Let us, for a moment, discuss the intricacies of golf. Putting is perhaps the most difficult aspect of the game. One inch to the left, you win; one more to the right, you lose. Good putting requires an incredibly smooth stroke. In recent years, some players have started to use long putters—which they press to their stomach or chest—to provide a steadier stroke. But if golf's powers get their way, players won't be doing that for much longer.
The USGA and the R&A (Britain's governing body of golf) announced a proposed rule change today that would effectively ban the use of long putters. The proposed rule places no restrictions on the actual length of the putter; rather, it bans "anchoring" the club to the player's body during the stroke (a long putter's value comes exclusively from anchoring's added stability). This infographic from the USGA shows what would and would not be legal under the new rule.
The USGA and R&A will take comments on the issue before making a final decision sometime in early 2013. Then, after allowing for a transitional period, the new rule would go into effect on Jan. 1, 2016. At this point, the rule's adoption seems like a foregone conclusion, since the only people opposed to a ban on long putters are the players that use them.
The push to ban belly putters began in earnest after Keegan Bradley became the first player to win a major using one, when he won the 2011 PGA Championship. The following year, Ernie Els started using a belly putter and beat Adam Scott (who also uses a belly putter) in the British Open. "As long as it's legal I'll keep cheating like the rest of them," Els said when he made the switch. Webb Simpson won the 2012 U.S. Open with a belly putter. Three of the last five major winners have used belly putters.
Back in August, Simpson tried to downplay the advantage of using an anchored stroke:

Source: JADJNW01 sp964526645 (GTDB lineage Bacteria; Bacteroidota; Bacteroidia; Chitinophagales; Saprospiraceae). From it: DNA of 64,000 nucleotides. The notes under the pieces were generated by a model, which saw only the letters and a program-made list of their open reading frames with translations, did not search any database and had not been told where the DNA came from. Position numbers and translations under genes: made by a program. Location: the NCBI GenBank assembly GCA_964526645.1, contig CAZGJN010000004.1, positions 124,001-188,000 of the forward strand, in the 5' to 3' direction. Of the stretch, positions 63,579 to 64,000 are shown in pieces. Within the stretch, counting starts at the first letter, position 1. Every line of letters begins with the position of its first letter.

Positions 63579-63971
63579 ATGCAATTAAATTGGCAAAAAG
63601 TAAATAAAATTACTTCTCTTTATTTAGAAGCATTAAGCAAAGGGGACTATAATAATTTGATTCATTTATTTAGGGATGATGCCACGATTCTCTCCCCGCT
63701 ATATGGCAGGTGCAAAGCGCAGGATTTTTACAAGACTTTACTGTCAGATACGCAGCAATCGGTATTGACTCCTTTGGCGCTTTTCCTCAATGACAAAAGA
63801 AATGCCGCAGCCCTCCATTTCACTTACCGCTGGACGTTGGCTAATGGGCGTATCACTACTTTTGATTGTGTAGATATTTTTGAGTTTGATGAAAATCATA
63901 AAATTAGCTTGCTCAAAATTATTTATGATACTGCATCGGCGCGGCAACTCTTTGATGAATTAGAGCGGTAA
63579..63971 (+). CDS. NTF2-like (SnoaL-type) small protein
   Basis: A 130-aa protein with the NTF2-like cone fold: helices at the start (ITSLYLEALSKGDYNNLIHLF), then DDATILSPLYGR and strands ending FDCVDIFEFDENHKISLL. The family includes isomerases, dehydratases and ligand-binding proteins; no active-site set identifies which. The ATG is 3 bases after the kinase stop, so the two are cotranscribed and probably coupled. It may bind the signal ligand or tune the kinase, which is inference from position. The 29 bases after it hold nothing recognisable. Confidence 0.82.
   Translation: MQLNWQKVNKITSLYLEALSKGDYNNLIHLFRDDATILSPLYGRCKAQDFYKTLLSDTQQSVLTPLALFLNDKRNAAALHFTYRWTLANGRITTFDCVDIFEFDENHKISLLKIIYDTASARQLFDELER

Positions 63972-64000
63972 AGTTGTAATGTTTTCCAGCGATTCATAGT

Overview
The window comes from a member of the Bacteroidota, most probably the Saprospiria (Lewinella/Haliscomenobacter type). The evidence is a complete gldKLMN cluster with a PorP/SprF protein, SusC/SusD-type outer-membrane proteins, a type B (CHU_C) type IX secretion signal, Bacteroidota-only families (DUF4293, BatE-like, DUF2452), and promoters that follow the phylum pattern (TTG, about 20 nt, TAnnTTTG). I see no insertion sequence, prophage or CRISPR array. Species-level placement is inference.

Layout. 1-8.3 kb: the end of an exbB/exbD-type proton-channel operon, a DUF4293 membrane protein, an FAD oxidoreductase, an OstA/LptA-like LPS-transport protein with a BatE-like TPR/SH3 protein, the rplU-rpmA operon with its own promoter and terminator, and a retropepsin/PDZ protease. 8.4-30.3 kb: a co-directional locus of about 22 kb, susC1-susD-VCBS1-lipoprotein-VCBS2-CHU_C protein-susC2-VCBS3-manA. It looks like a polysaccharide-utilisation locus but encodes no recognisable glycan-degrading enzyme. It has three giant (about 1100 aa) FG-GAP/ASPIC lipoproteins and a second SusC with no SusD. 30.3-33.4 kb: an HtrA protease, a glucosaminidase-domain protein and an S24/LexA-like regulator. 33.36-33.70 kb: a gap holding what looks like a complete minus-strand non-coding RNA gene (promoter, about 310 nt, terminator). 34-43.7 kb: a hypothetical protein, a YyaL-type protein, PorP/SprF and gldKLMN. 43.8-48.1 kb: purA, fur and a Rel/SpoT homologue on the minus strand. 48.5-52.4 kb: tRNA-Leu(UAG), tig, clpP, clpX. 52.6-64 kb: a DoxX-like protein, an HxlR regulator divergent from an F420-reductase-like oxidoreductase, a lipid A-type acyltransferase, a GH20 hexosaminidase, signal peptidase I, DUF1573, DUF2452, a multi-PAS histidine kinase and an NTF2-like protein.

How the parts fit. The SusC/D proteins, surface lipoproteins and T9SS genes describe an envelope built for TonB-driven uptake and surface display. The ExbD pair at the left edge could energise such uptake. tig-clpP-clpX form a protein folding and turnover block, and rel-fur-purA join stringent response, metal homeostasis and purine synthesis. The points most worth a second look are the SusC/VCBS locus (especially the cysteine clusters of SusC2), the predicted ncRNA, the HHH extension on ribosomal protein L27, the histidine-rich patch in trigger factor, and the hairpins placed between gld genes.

"Last year, the strokes-gained putting (a statistical category), nobody in the top 20 used a belly putter or a long putter. If anybody says it's an advantage, I think you've got to look at the stats and the facts."
Graeme McDowell, who uses a conventional putter, disagrees. He thinks it can provide an advantage, though it won't automatically save a player strokes:
"When you can anchor the putter to a part of your body, that just takes one extraneous movement out of the putting stroke; that putting under pressure with that type of putter is easier. It's just kind of a physical fact that if you can just take one element of movement and motion out of the stroke that holing putts will become easier.
"But having said that, if it was so easy, everyone would be using one. They have their advantages and their disadvantages. It just so happens that a lot of very good players in the world now are using long putters and it's tough to ignore the timing of the decision, if one gets made, that the major champions in the last 12 to 18 months have wielded the long putter.
If successful, this rule change would be huge for the PGA (which uses USGA rules to govern all play). Until quite recently, belly putters were only used by old dudes looking to extend their careers. But now younger guys like Scott, Bradley and Simpson are starting to get in on the trend. Considering how the number of players using long putters has risen rapidly in just the past few years (and given how successful they've been), it's likely that, without a ban on anchored strokes, more and more players would turn to long putters to pick up strokes on the greens. It's unclear whether that's a good or a bad thing. The USGA said that its motivation for the rule change was "to ensure that the Rules of Golf continue to preserve the fundamental characteristics of the game" and "based on a strong desire to reverse this trend and to preserve the traditional golf stroke." Essentially, the USGA wants golf to be played the same way it was 100 years ago, even though lower scores could spark the interest in the game that it so desperately needs.